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For the Greater Good

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For the Greater Good

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So, where do you start when trying to find your meaning of life – your purpose, the thing which gives you direction? Your very own personal life Compass.

What is the meaning of life? Your life?

“Ultimately, man should not ask what the meaning of his life is, but rather… recognise man is questioned by life; we can only answer to life by answering for our own life”

Viktor Frankl

 

One of the greatest questions asked by humans is “What is the meaning of life, what is the meaning of my life?” For individuals, we seek clarity on why we are here, often dogged by a sense that we were put on the planet for purpose, but that we just don’t know what that purpose is.

In families, teams, organisations or communities, meaning is about finding the magic sauce, creating a shared sense of the future, clarity around something we are all contributing to, and a clear sense of how we can work together without undermining our autonomy.

 

Finding personal purpose

It all starts with aspiration. Dreaming of an ‘ideal’ life and then painting a vision of success in 6 months, 1 year or 5 years from now. Dream ‘big’ as if nobody is watching, listening or judging your thoughts. Who would you be and what would you be doing if there were no obstacles or nay sayers?

Capture your thoughts and write them down by asking yourself some simple questions:

  • What do I passionately love doing? What do I love doing passionately?
  • What really excites me in life? What do I find boring, tiresome, and tedious?
  • What have I done in my life that has given me a sense of achievement? What feels like time wasted?
  • What do I love about being with people? What do I love about being on my own?
  • What in my day-to-day environment gives me energy? What robs me of energy?
  • What are my preferences for gathering information? Do I prefer the detail, paying attention to what I learn through my senses or do I prefer concepts, or ideas?
  • What are my preferences for making decisions? Do I prefer to think things through, work them out logically, or to make decisions based on what’s important to me and others?
  • If I could wave a magic wand and do or be anything in the world, what would I do or be?
  • What do I think is possible in my life? What do I think is impossible?
  • What in my working life do I absolutely love to do? What do I hate doing?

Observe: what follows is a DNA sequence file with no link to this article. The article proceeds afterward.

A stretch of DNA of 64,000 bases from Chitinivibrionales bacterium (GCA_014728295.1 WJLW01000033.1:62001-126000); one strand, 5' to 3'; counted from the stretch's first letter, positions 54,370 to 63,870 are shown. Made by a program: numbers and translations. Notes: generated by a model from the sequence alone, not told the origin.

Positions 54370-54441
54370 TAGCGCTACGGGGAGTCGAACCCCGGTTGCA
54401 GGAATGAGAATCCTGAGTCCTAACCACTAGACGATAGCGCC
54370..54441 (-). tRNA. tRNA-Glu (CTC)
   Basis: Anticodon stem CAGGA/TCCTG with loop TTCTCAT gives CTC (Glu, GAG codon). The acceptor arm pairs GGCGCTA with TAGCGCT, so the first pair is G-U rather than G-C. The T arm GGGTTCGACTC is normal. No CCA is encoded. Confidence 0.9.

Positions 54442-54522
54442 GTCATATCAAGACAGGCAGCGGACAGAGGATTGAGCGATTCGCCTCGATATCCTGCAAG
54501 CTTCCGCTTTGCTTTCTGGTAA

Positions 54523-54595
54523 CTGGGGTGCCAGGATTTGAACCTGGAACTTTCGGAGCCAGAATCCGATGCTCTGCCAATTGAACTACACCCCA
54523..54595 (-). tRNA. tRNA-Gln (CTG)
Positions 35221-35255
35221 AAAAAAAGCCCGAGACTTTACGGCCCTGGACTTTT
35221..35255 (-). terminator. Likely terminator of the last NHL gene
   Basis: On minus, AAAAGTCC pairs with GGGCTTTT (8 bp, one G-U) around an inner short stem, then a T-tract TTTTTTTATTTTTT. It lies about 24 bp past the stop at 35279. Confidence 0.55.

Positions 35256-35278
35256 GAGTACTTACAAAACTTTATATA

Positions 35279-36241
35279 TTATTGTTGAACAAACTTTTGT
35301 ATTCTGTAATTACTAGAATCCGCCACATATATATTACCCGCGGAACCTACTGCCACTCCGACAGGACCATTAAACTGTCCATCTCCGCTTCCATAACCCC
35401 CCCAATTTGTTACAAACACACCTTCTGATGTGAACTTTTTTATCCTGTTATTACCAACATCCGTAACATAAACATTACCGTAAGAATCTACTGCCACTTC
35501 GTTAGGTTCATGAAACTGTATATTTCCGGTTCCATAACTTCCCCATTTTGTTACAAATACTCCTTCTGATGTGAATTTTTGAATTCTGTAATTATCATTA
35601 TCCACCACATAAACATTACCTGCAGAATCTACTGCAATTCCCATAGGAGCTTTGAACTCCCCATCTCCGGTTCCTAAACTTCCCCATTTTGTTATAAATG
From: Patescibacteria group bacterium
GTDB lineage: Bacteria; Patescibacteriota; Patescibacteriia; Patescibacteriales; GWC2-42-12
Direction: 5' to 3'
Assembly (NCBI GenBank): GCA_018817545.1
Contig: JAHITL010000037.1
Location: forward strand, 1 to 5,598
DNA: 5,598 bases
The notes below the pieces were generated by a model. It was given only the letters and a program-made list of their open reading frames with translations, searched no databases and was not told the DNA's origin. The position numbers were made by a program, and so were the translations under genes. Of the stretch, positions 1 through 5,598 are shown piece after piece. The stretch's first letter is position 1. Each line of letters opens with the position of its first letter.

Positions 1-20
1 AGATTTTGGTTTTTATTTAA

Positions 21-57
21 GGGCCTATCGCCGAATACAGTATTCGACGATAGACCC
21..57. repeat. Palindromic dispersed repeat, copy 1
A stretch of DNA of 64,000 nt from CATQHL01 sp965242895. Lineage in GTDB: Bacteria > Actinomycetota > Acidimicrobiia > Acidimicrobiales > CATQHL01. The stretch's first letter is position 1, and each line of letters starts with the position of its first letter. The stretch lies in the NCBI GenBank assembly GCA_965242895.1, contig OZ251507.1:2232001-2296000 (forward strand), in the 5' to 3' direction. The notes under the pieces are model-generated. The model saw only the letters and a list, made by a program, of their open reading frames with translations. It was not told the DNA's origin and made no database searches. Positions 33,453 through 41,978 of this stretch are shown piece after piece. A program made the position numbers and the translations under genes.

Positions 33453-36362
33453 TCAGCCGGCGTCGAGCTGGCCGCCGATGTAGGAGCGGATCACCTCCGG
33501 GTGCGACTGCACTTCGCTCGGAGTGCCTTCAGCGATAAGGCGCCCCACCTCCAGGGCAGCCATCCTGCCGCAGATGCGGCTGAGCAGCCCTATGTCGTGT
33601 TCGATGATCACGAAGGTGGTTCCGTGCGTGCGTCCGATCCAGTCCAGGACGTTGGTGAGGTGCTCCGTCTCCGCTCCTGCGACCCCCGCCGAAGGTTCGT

• What in my working life would I love to be doing five years from now? Where would I hate to be?

 

While by no means definitive, questions like these help you sort what really counts and value in your life. Your answers act as light beacons in the night. Don’t discount them.

Better to dream a thousand dreams, than none at all, said the mother of modern family therapy, the famous Virginia Satir.

 

Dismantling Roadblocks

The first step to finding purpose is asking the hard questions. The second, answering them honestly. One of the biggest questions we can ask ourselves is “could I be my own roadblock?”. Often the answer is a simple yes.

Once we know this and find the courage to dive deeper, how do we dismantle our internal roadblocks and find a greater sense of purpose? By equipping ourselves with the right tools and skills to find and lead from a place of purpose.

Using tools such as the Five Why’s – a simple purpose elicitation exercise is a great place to start. At Dattner Group we often explore the truth about purpose – a model developed from the work of Roger van Oech – which helps people find a purpose in life that helps them have fun again, rather than feeling anxious about not getting their purpose ‘right’.

 

Developing that Purpose

Regardless of what your personal purpose is, developing purpose whether in an organisation, with your family, a team or in your community, is all about inspiring others to be part of an idea that can be shaped by the many, not the few. While traditionally the domain of leadership, developing purpose can emerge at all levels and often has significant outcomes for the collective.

  • It’s easier to say no when you know what doesn’t fit with your aims and what does
  • It’s inspiring – we can be part of something where the parts are bigger than the whole
  • Trust is manifest – we are on the same journey, with the same destination in mind; when something doesn’t work, chances are we have to pool our thinking to help
  • When you have trust, people aren’t afraid of the difficult conversations; we all want the same thing and know how to resolve roadblocks again and again
  • Purpose builds commitment, and commitment is the backbone of accountability

 

Articulating purpose for yourself and others is an activity worth spending time on. It reaps results and rewards, both personally and professionally.

As Dolly Parton so aptly said:

“If your actions create a legacy that inspires others to dream more, learn more, do more and become more, you are an excellent leader.”

 

Michelle Crouch
Director – Consultant & Coach

 

To find out how we can help you, please contact us at Dattner Group.